Meet Kacey Khaliel. The Sacramento-bred super producer’s name fell into my lap about a month ago, when a production credit on Blac Youngsta and Rich Homie Quan’s “Beat It” found its way into my email. The bouncy synth lines and clinking chords were club-ready, from the Bay to South Beach.
As my fingers searched cyberspace for more, I found that the producer was no rookie to the rap world. With credits to his name like Gucci Mane, Migos, Chris Brown, and Yo Gotti, it became evident that his acclaimed work foreran my eleventh-hour ears.
The 24-year-old began his early days with Memphitz, working under the pilot of Jive Records. And after a successful run with Jive, he eventually veered off, teaming with his best friend Adrian “Jet” Perkins to form the CaliBoyzClub. Having worked with everyone from Desean Jackson, to Kid Cali, to a stint with French Montana, the City of Trees native’s upward mobility through the music realm points to a limitless future for his production abstract.
Carving out a few moments in his busy day, he kicked it with me and dished on his days with Kid Cali, gems for budding producers, and what’s next for the producer powerhouse. Check it out below!
Savannah Britt: What was life like growing up in Sacramento and how did it affect your knack for music?
Kacey Khaliel: Life was cool. I moved a lot but grew up in a pretty modern neighborhood in Natomas. That’s where I started making beats at, in my mom’s living room. There wasn’t much to do or a lot of big music role models to look up to in the city so, there was always an open lane for me to produce and stand out.
SB: Tell us about your time working under Drumma Boy and MempHitz. How did those relationships come together?
KK: I linked with Hitz’s committee through MySpace–just sending off beats to booking emails. I got some over to Huey’s camp and also a few to Mr. CG and Trai’D, artists who were signed to the label at the time.
I met Drumma Boy through Twitter. I sent him some beats and the rest is history. He always showed love and gave me a lot of advice to help me get further in the game. Drumma is dope! That’s my guy.
SB: Do you advise other artists/producers to seek mentorship? If so, why is this important?
KK: Yeah, most definitely. There’s nothing wrong with learning from others. You can learn from anyone especially someone you look up to in the game. Just know your craft and sound. Always want to add to your vision. This game is real competitive but for the most part a lot of producers are humble and down to lookout for people they believe in. You always want to keep good relationships and avenues through the industry. Stay willing to learn.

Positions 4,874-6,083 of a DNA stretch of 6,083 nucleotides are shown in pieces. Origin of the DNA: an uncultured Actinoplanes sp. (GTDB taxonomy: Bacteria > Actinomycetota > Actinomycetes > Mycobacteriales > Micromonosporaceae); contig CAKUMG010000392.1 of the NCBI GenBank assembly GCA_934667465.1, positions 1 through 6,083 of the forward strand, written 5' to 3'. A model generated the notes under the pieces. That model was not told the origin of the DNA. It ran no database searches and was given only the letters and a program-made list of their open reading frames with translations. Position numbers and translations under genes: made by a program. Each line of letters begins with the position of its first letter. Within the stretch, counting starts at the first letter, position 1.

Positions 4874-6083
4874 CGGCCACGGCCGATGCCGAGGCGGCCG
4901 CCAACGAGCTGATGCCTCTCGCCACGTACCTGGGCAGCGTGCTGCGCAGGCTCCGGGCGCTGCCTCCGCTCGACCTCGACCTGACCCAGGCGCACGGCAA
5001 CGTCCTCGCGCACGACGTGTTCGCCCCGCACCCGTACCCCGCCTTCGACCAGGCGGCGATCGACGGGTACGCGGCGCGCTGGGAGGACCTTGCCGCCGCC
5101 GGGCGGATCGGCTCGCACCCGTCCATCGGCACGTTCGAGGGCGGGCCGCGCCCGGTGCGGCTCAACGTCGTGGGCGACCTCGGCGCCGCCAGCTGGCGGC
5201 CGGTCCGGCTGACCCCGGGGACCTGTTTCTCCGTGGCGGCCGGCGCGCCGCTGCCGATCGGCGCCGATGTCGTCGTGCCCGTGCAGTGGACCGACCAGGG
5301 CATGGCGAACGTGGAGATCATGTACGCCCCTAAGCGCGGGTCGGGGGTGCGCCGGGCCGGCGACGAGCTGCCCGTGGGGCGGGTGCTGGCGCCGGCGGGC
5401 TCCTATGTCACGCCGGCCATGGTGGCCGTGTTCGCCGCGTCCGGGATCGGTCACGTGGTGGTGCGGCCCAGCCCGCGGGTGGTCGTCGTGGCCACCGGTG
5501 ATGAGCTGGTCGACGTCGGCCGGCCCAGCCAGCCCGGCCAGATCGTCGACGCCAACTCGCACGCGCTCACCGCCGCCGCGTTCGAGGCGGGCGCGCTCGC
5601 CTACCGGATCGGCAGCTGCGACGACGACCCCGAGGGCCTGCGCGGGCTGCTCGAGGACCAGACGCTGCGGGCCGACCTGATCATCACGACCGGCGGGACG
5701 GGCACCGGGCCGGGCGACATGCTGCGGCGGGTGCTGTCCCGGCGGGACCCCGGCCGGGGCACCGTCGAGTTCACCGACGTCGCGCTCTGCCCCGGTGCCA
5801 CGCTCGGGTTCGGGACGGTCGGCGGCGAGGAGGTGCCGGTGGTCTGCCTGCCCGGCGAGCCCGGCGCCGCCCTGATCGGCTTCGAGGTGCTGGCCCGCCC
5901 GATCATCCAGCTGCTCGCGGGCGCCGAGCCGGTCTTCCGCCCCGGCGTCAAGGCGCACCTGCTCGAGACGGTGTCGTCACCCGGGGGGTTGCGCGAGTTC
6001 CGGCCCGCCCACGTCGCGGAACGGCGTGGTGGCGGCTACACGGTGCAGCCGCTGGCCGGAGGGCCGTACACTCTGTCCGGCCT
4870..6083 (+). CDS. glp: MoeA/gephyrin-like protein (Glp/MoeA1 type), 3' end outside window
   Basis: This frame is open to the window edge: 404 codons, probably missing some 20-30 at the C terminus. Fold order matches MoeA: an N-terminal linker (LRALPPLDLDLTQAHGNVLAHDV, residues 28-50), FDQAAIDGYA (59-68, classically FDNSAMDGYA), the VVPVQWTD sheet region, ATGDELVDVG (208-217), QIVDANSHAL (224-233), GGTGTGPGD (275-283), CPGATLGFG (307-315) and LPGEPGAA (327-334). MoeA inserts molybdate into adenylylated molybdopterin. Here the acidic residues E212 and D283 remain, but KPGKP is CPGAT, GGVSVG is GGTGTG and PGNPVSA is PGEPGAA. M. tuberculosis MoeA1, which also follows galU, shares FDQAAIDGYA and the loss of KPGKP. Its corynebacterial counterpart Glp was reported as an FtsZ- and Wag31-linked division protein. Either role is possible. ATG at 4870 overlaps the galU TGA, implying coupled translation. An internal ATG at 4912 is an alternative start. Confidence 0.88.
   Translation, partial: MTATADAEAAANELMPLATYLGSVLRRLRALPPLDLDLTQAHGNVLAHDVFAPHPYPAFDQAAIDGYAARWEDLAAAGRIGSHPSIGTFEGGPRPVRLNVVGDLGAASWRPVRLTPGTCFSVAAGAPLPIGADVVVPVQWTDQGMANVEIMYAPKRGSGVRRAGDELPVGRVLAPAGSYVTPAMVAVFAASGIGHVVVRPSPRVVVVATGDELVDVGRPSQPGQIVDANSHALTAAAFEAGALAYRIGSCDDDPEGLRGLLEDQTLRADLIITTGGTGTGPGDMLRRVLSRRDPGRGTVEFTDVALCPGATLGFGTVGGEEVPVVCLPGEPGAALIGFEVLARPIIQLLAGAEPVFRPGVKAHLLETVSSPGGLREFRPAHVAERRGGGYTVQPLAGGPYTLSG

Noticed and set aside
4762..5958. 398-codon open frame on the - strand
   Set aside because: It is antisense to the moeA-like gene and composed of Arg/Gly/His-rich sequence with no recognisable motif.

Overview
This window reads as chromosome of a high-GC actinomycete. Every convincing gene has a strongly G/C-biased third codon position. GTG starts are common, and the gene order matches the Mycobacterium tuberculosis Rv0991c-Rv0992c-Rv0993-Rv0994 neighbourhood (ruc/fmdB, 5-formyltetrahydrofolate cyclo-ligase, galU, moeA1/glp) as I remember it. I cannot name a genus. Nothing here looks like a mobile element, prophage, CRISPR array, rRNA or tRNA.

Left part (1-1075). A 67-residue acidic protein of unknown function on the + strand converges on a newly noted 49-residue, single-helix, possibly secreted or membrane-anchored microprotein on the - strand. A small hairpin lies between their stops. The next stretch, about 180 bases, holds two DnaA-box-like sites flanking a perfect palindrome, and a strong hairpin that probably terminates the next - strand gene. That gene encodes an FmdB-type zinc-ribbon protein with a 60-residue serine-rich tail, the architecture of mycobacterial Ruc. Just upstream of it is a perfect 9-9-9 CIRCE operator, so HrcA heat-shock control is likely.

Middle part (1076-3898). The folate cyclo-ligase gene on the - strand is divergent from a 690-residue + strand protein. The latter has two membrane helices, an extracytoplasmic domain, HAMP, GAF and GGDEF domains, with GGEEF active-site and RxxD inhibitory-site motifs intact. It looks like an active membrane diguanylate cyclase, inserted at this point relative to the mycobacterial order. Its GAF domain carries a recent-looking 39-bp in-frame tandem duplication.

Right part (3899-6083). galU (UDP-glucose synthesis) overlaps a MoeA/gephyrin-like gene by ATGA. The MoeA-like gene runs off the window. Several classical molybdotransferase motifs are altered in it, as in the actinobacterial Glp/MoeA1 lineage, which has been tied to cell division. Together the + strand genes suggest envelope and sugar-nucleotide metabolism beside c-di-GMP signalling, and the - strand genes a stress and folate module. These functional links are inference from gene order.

SB: How did CaliBoyzClub come to be?
KK: The CaliBoyzClub comes from the dedication to staying down for something. I wanted to establish a music group that always held weight for my friends who have been down from day one with me. Over time, I will probably add to it but as of now, it’s my team, my lifestyle, and my music vibe. I used to make beats out of a clubhouse studio in a pool house that my brother Jet and I built. His uncle used to let us just work 24/7 out of there grinding. He believed in our vision, even though it was really noisy at times. The club consists of myself, Jet
. Jet does mixing and mastering, and Flip is one of our A&R’s. I also have other members, inside and out of label, that I work with on production including Juneonnabeat, G Keys, Q Made The Beat, Rizzy, Yung A, and illnoize to name a few.
SB: Name a memorable moment from your days with Jaccpot and Kid Cali.
KK: Maaan I wouldn’t change that time for the world! The music side might have not been structured too well, but Desean always looked out for me in any way he could. I met him through his cousin who I used to play beats for in my apartment complex. Jac moved me out Los Angeles to help me pursue my music career. I met Kid Cali when I moved out here. He and I clicked instantly. We was damn near living in the studio together in Hollywood for a year. He was someone really close and special to me. A “Brother” couldn’t even explain how close we were. He’s a big part of my personality and sound. His spirit was great and will live on forever through us. RIP #EBE
SB: What’s next for Kacey?
KK: Hard work and success. I’m really focused on my job no matter how much I goof off. I have a lot of plans and this is just the beginning. I’m ready for whatever comes my way,
SB: What’s one interview question you’ve never been asked but you wish you were asked?
KK: I haven’t been asked about hip-hop controversies yet, got a few opinions on that, so maybe next time……
Be sure to stay up-to-date with everything Kacey Khaliel by check out his site here.
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